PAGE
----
In the other Cotton States the work of secession was aggressively pushed, but South Carolina alone had taken the fatal step before the close of December.

Still a private citizen at Springfield, Lincoln was not a dull spectator of passing events. From his youth he had been a constant and eager reader of newspapers, both Northern and Southern, and kept himself well informed on public matters from day to day. There were certainly few who, at this time, formed as accurate judgments on current affairs and their future bearings as he. Would the secession dragon be strangled at its birth, or allowed in the remaining months of the existing administration to get firmly on its feet and to grow

strong? Whatever he may have replied in his own thought, he surely could not intermeddle at this stage. Even in his private words he was discreetly reserved.

From the moment his election was assured, however, his mind was turned not only to the organization of his administration, but also contingently to its policy. Many visitations were made to him, some by invitation and more without, for consultation on both these subjects. On the night of the November election, wakefully meditating on the task before him, he completed in his own mind, so he stated to Mr. Welles, a cast of the Cabinet substantially as ultimately constituted. One leading purpose in choosing its members was to consolidate the Republican party. He certainly thought of Mr. Seward as first of the list at a still earlier day. In fact, it might be plausibly argued that he was committed to this more than to any other appointment before the canvass really opened. Thurlow Weed, who had visited Lincoln in May, returned home to enter actively into the campaign with apparently as confident an expectation of Seward's appointment as if it had been promised. Mr. Raymond, of the New York Times, indeed, writing to that paper from Auburn a day or two after the nomination, positively asserted that Seward would take no office under Lincoln, and this probably accorded with the feeling of the Senator and his interviewer at the time. The whole spirit of Mr. Raymond's letter was that of a discontent suggestive of mutiny. But this humor did not last. There is an interesting gleam of revelation from Mr. Weed himself in a letter to the London Times a year or two later, referring to Seward's alleged insult to the Duke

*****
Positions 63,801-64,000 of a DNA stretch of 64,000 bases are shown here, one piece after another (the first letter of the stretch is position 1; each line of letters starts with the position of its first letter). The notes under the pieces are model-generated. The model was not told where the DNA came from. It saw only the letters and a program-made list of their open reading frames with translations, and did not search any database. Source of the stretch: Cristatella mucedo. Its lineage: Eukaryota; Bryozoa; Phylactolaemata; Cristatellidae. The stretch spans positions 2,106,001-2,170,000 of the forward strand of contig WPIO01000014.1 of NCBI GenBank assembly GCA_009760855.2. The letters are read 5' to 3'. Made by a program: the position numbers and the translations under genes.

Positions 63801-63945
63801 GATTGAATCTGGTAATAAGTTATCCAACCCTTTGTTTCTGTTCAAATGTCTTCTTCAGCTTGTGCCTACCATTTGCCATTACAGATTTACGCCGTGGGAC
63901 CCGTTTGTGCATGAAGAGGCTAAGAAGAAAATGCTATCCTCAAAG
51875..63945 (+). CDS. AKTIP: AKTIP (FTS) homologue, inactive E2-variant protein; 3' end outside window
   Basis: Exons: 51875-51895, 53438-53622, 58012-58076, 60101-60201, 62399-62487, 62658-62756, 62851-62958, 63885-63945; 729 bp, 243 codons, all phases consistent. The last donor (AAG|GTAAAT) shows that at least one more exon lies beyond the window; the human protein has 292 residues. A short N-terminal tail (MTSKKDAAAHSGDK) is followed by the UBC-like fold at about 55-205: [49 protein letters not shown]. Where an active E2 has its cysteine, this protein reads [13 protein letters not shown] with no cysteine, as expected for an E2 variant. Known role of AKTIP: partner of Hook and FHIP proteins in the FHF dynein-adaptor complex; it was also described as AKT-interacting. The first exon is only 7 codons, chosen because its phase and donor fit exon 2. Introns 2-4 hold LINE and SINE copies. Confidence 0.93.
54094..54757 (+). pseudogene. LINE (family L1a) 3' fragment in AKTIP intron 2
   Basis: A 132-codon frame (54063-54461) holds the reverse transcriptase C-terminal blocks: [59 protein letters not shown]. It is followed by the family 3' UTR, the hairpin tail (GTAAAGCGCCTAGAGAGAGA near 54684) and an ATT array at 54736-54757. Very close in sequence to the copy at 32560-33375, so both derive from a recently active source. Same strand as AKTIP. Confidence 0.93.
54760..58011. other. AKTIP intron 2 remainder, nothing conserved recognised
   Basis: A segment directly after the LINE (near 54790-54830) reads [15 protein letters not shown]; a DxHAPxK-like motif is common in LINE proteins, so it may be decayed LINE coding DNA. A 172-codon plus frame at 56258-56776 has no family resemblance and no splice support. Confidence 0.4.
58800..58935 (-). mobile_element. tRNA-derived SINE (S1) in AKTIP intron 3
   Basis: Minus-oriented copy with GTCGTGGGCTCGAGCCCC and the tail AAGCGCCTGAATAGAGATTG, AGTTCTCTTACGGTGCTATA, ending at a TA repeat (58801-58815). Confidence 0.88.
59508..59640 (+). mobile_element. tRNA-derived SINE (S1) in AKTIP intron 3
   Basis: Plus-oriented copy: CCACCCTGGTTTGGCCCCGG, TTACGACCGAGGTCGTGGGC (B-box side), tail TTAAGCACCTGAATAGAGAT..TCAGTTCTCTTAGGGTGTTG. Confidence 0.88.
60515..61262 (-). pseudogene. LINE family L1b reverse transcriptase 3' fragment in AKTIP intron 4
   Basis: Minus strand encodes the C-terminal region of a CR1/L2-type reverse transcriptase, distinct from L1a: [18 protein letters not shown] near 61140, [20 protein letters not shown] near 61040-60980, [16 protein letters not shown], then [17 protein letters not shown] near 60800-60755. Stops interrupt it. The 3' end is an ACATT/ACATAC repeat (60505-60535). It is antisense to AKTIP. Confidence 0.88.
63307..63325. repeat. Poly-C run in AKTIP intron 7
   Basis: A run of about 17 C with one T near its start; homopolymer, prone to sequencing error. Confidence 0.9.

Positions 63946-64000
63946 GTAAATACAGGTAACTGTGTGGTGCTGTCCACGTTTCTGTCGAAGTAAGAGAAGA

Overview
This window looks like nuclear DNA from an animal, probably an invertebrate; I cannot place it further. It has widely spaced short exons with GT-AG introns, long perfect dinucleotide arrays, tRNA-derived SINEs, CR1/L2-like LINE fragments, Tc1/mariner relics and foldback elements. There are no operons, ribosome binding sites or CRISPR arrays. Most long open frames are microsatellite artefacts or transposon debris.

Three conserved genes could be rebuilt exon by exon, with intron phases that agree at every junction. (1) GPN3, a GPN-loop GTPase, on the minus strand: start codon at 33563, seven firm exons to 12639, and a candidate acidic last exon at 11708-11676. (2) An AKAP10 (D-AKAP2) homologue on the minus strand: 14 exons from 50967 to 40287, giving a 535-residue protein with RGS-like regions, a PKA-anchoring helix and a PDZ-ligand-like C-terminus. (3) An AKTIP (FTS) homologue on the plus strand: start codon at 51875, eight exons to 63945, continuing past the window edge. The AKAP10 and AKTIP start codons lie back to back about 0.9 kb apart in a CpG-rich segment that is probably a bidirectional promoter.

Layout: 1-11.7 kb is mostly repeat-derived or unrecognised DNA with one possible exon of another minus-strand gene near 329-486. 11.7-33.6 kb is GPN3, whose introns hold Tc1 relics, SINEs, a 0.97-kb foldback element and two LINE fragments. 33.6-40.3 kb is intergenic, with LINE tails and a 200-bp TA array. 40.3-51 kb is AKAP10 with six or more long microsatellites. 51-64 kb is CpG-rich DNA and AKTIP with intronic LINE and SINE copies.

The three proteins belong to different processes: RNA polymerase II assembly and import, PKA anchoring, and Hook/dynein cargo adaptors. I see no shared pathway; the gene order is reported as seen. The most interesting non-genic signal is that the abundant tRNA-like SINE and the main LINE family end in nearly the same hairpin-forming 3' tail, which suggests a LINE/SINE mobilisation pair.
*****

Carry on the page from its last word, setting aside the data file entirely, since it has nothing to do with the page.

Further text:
of Newcastle at a dinner to the Prince of Wales in New York, about the middle of October. The idea was preposterous, Mr. Weed argued, especially because Mr. Seward had then “reason to expect to be Secretary of State in the new administration.” On the 15th of November Lincoln said to the writer: “It is due to Mr. Seward that he should be tendered the office of Secretary of State. I think he is just the man to be Minister to England.” The tender was made to him soon after the meeting of the electoral colleges (in December) — made in perfect good faith, with the wish as well as the expectation that the place would be accepted. It does not follow, however, that under other conditions the most important foreign mission might not have been offered him in preference.

Governor Chase, who had been elected the previous winter to a full term in the United States Senate, to begin on the 4th of March, 1861, aspired to be Secretary of State. In the conversation already mentioned, on the 15th of November, Lincoln said, as occasion was presented: “I think Governor Chase would make an excellent Secretary of the Treasury.” This expression was given in such a way as to leave no doubt of a serious purpose to make this appointment. There was an embarrassment, however, not then hinted, in the circumstance that Mr. Cameron, of Pennsylvania, who was intended for a position in the Cabinet, was not content to have anything less than the Treasury Department. Cameron was invited to Springfield before the close of December, and on his return home certain of his confidential friends were assured that he had the promise of either that or the War Department. On